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Missing Tachograph Data:

What happens when you exceed 28 days?

It’s often asked why the legal limit for downloading your driver card is set at 28 days. Some believe it’s because the card itself holds a maximum of 28 days’ worth of data. While there are strong reasons for making this assumption, it is not accurate. Some natural questions arise:, does that 28 days include weekends and holidays? Is it a consecutive 28 calendar days, or 28 shift activities? If the latter, if one takes two shortened shifts a day, with a rest period in between, does the tachograph count that as two days or one?

The reality is not quite as straightforward as we might like it to be. The fact is, a fully functioning tachograph holds 90 days worth of data as a minimum. A card holds at least 28 days’ worth. Total capacity – that is, the number of days a tachograph can hold before it begins to erase the data – varies from unit to unit. Because no ‘day’ is exactly like any other, some days will take up more storage space than others, so that one can never with accuracy predict how long a card, or a vehicle unit, can be used past their respective deadlines before the data begins to go missing. 

Hence the law:

28 days for cards, 90 days for vehicles.

These are maximums: it is an offence to exceed either limit. It’s the responsibility of the driver and the operator to ensure downloads are undertaken at legal intervals. In the event of a roadside stoppage or site visit by an enforcement officer, both the driver and the operator can face reprimands and fines for allowing a card or vehicle to become overdue for their downloads.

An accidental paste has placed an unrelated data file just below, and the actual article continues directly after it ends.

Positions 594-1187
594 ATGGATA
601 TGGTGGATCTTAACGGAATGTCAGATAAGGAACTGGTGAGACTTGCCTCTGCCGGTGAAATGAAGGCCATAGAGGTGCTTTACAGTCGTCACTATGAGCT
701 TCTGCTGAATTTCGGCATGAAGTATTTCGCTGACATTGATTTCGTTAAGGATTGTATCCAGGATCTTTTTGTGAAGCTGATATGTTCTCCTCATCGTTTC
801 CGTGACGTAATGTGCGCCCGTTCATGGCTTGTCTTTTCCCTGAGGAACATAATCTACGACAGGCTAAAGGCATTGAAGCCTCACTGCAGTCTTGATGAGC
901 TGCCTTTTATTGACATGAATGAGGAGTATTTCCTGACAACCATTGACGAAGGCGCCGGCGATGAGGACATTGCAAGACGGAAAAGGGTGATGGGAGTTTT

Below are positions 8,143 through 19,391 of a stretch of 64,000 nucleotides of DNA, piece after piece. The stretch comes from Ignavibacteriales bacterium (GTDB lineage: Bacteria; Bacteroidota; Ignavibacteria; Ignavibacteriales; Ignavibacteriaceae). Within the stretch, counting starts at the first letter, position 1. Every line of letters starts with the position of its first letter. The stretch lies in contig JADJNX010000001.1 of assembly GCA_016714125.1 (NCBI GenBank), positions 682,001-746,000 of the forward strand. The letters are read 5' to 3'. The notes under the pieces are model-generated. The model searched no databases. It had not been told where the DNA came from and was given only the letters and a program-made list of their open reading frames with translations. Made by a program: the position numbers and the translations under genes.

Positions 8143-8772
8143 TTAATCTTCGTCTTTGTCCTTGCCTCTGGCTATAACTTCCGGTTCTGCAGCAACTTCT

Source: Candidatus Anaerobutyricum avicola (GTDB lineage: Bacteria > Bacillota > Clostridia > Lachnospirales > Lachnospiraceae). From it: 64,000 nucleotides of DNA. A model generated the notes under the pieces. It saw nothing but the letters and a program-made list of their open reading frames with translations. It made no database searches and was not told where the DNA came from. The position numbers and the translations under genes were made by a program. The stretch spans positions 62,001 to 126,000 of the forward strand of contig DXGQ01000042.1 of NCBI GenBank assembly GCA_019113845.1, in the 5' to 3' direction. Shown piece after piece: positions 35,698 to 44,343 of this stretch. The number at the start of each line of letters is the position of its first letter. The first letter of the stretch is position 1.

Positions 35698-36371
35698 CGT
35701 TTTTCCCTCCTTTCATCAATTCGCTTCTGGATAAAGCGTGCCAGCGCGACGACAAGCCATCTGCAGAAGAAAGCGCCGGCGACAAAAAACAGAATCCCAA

Missing data is highly frowned upon. Once information is erased from the unit, it is impossible to retrieve. There will be noticeable gaps on your reports, online activity calendar and any compliance system that is used to record your data. Missing data may be viewed as an attempt to hide illegal activity and therefore is treated with the greatest suspicion.

Missing Tachograph Data

For that reason, best practice is to download driver cards every week and the vehicle units every month. It is still easy, however, to forget the downloads, or to put off doing them: vehicle downloads especially are time-consuming and often inconvenient to undertake. This is part of the reason why there has been a great movement in the haulage industry toward remote downloading: this solution is achieved by a device which, when fitted to the rear of the tachograph, sends data to a preset online location. The device can be configured to send data every day, that is, vehicle data every time the ignition is engaged, and driver information every time the card’s inserted in the VU. 

Because this method eliminates the risk of data going missing, it has gained enormously in popularity these past two or three years. Fleets of all sizes have seen operational and financial advantages from automatic downloading; so marked is the trend that we expect the vast majority of new operators will opt for this method in the next five years.

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